The number of companies that relocate or expand in a specific area because of economic development incentives is largely “exaggerated.” That’s according to a new report from Tim Bartik, senior economist with the Upjohn Institute in Kalamazoo. His research determined that incentives only influence firms’ decisions between 2 percent and 25 percent of the time. But the findings have also rankled some local economic developers. Birgit Klohs, president and CEO of the The Right Place Inc., said she didn’t believe that the study looked at enough overall incentive projects. More importantly, she said having a “robust” incentive toolbox in place remains critical for retaining local companies that are being hunted on a daily basis by competing states. In an interview with MiBiz, Bartik said he’s not pushing to end incentives entirely, but rather believes that research shows the need for more targeted programs.
What do you think this study says about the overall state of economic development and the industry’s dependence on incentives to encourage business expansion and job growth?
It doesn’t necessarily mean incentives are a bad idea in all cases, or that every incentive program doesn’t work, because I can understand why people might not like this conclusion. But here’s the thing: People like to claim that we only give incentives when they’re needed to tip the location decision. The only way you really could do that is if you could read the minds of the corporate executives making the decision and know what they would have done without the incentive.
What should economic development executives take away from your study?
As a practical matter, I don’t think it’s possible to have a 100-percent ‘but/for’ percentage, or 100 percent tipping percentage (meaning the incentives drove the company’s decision in all cases). But I understand why people want to claim that. It looks as if, ‘Gee, why are you giving incentives if it wasn’t needed to tip the location decision?’ The reality is you don’t know. I think as a practical matter, the public and economic development people should just accept the fact that if you’re going to hand out incentives, in some cases it’s not going to have any effect.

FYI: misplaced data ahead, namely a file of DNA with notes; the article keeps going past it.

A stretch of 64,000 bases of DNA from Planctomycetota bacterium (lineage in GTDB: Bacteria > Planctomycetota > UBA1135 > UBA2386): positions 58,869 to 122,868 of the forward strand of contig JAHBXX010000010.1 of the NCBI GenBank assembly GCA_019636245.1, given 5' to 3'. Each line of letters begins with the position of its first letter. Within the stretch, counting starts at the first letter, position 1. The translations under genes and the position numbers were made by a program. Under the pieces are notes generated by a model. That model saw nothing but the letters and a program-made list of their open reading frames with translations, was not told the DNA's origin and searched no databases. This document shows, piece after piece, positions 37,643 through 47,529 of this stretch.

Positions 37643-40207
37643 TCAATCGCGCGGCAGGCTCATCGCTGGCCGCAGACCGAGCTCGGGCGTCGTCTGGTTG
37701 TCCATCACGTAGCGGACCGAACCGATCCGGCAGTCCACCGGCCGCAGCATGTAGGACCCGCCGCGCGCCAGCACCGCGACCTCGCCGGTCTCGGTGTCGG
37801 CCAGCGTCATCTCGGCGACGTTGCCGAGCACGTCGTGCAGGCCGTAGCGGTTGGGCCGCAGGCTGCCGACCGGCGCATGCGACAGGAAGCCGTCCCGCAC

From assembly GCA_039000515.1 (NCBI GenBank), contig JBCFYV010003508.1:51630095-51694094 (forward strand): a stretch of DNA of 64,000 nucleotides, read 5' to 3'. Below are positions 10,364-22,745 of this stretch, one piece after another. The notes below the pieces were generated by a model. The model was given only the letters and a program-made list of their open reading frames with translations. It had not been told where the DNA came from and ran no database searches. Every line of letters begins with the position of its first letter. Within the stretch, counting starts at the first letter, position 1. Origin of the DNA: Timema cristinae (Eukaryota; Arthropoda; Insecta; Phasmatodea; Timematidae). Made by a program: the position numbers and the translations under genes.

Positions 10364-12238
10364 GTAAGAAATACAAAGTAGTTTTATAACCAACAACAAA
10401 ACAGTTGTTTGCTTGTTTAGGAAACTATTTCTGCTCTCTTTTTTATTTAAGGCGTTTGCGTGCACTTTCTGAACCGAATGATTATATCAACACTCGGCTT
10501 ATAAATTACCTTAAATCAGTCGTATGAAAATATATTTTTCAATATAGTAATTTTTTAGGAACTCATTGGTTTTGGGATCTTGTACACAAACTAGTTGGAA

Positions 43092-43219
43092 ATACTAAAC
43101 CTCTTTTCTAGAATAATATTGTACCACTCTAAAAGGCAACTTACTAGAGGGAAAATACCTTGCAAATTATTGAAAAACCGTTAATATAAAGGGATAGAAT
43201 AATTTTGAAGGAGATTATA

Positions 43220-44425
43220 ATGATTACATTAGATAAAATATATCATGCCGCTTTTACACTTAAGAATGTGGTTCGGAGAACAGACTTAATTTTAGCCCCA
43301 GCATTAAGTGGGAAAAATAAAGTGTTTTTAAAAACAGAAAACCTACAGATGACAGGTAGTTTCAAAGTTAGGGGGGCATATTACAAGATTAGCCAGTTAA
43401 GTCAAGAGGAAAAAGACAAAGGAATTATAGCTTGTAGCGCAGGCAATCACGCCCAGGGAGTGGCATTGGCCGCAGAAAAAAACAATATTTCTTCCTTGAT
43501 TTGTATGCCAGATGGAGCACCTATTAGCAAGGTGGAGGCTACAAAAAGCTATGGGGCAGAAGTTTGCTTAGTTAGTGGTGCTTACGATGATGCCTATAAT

What message should these conclusions send to policymakers who often create the budgets for economic development incentive programs?
If you evaluate economic incentive programs, for the typical size of them, if you assume that every decision is tipped by the incentive, then these things are no-brainers. They should be expanded up the wazoo, because basically, in general, the amount you’re spending per job is much smaller than the benefits per job … What I’m really getting at is that you need to be more realistic about what these programs can do.
Assuming incentives do influence even some location decisions, what kinds of results will determine whether they’re effective or not?
If you look at models of the benefits and costs of these programs … whether or not benefits exceed cost will depend on (whether) the projects have pretty high multipliers, and how high the unemployment rate is in the area and things like that. How likely is the firm to hire locally? Do they pay a wage premium? Typical incentives tip about 10 percent of location decisions.
Are you saying they might have value in that case?
If the incentives are financed by increasing other business taxes, or something that doesn’t impair public services, then the incentives are likely to have net benefits. … But if the incented firms have relatively low multipliers, don’t pay a wage premium, don’t hire locally, and if the incentives may lead to cutbacks in education spending or infrastructure spending or other spending that might be productive, then I think you’re more likely to have an unfavorable benefit-cost ratio.
What are the methods under which incentives should be evaluated?
You need to look at the particulars of how the incentive program is structured. Is it targeting the right businesses? Is it targeting the right areas? Is it being financed in the right way? I’m not saying that incentives eventually pay off, I’m just saying the devil is in the details.
Some legislators and political ideologues describe incentives as corporate welfare and instead push for lower business taxes as a better solution. What do you make of that argument?
In order to have high benefit-cost ratios, (incentives) need to be appropriately targeted. It depends what you think the alternative to that is. If the alternative is cutting business taxes across the board, that’s even less targeted. Let’s say incentives go to companies that are expanding, that are in manufacturing, which tend to pay higher wages. If you cut business taxes across the board, that goes to companies that would never in a million years think of expanding, and it also goes to a lot of companies that pay very low wages. … It goes to everyone. I’m not sure that this argument necessarily implies that it’s a better alternative to cut business taxes across the board, which I know is the position of some people on incentives. That’s not my position.